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A Room Of Her Own: The Writing Space of Kathleen Tessaro


Kathleen says: “As a lap top user, I roam all over the house. Here I am, making the most of the summer!”

What we love about this room: the windows, the hydrangeas, and of course the Mac! All in all this looks like the perfect place to create.

Question: is there a special place that you love to write? What gets you in the groove?

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A Room Of Her Own: The Writing Space of Susanna Kearsley

Today’s post by this month’s featured author, Susanna Kearsley  | @SusannaKearsley

If you look at the actual blueprint for our house, there’s a room marked “Dining Room “, set quite conveniently between the kitchen and the formal living room, with glass French doors and lots of light. Except it never got the chance to be a dining room. As soon as we moved in, I filled one wall with my Ikea Billy bookcases and claimed it as my writing room.

Here’s what it looked like, then:

Kearsley 1

It’s changed a bit, in the twelve years that we’ve been living here. The bookshelves, for one thing, are noticeably fuller—most of the shelves are stacked two deep, with books behind books, and I keep buying more.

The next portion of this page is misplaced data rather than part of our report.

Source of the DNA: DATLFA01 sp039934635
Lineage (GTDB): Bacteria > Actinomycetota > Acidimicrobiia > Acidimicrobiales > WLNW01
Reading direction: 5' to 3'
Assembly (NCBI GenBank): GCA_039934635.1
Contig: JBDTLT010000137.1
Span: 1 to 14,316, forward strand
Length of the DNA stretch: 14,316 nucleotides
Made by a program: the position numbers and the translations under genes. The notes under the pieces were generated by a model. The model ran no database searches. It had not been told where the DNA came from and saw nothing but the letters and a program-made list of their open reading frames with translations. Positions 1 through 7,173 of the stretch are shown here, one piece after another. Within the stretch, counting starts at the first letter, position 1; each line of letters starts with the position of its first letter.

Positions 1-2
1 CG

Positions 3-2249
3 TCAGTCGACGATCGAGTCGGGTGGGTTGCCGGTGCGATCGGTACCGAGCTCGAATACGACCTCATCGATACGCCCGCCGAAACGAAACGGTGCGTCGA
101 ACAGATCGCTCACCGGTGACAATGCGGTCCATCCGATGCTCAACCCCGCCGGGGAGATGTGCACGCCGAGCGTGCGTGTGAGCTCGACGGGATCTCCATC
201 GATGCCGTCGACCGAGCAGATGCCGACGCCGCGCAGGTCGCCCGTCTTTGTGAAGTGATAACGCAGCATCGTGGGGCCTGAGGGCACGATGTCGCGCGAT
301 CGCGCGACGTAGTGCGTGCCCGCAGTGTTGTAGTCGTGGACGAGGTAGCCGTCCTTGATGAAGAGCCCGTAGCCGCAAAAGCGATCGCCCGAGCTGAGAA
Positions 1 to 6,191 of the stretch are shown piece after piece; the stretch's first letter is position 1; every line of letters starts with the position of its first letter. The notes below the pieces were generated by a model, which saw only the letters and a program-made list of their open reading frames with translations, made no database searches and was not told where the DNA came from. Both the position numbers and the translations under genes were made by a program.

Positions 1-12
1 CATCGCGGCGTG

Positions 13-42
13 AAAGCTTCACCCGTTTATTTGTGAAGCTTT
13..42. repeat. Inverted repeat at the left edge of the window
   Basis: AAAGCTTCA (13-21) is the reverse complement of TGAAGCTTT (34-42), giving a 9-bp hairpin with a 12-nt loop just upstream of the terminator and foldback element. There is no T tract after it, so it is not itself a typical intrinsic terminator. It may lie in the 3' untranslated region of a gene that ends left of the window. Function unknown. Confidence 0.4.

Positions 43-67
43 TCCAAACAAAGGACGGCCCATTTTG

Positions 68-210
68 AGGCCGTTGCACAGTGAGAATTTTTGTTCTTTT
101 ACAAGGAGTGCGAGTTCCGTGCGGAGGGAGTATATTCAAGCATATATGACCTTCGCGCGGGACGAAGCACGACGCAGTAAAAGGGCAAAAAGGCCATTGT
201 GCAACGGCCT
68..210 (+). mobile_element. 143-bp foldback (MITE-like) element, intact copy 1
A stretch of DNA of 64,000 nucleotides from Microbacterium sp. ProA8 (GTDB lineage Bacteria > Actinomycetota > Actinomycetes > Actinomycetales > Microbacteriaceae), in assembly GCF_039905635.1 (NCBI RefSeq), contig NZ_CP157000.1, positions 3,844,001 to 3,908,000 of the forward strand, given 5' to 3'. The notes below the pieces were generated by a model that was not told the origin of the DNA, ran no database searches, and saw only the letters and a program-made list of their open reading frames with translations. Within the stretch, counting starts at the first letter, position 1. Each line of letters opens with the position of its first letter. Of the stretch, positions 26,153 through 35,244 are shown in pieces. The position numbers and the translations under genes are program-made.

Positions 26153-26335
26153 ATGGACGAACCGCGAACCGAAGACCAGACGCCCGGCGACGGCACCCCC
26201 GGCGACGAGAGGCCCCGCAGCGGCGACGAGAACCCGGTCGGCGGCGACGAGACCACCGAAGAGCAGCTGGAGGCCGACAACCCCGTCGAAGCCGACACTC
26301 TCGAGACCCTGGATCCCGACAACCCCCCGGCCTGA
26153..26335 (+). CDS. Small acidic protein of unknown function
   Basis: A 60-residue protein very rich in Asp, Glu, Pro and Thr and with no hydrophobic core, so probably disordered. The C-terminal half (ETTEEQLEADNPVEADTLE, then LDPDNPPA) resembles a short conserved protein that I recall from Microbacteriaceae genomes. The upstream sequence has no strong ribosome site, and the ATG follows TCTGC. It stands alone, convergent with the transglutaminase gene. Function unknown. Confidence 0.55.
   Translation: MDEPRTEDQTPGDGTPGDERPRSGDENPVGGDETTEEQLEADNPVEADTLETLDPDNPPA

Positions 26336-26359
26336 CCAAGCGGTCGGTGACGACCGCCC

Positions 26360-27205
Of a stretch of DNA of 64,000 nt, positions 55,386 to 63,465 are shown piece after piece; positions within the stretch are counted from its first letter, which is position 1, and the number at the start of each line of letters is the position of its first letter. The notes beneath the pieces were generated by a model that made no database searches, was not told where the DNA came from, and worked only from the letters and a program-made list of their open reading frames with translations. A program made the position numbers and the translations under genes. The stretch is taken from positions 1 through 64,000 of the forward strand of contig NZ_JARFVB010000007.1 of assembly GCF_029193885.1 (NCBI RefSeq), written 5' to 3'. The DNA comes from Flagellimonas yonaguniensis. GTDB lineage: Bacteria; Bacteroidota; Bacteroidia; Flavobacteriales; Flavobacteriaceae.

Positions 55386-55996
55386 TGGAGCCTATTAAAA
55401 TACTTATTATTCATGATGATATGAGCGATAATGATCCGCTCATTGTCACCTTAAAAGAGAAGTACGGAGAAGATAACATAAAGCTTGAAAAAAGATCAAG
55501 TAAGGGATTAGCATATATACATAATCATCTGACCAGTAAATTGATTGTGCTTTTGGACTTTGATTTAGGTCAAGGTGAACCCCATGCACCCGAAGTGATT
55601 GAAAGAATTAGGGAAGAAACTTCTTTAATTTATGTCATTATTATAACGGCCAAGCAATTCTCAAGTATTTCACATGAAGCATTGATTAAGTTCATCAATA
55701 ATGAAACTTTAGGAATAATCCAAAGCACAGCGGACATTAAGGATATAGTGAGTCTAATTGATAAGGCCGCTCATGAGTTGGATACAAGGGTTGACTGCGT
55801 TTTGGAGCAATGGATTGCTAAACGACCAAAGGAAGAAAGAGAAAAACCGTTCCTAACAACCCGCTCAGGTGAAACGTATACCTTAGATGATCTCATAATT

Kearsley 2

My mother-in-law, a skilled seamstress, made me beautiful curtains for the window, and my parents gave me the comfortable wing chair I’d always loved best from their house. The desk in the photo got passed on to a friend, and was replaced by the antique oak table my dad always used as his desk in our various houses, when I was growing up. And we painted the walls a soft yellow that glows warmly gold when I’m writing at night.

It’s really a lovely room, and it’s a great place to write, but the truth is that most days it’s also Incredibly Messy. I try to keep up with the clutter, but when I’m at work on a book, it just Happens.

I couldn’t help but smile recently when someone tweeted the link to a Victorian-era book of etiquette by Eliza Leslie titled “Miss Leslie’s Behaviour Book “, which in a chapter on how to behave when meeting an “authoress ” warns: “If, when admitted into her study, you should find her writing-table in what appears to you like great confusion “, it’s best not to comment on the mess. “In all probability, she knows precisely where to put her hand upon every paper on the table: having in reality arranged them exactly to suit her convenience. Though their arrangement may be quite unintelligible to the uninitiated, there is no doubt method (her own method, at least) in their apparent disorder. It is not likely she may have time to put her writing table in nice-looking order every day. ”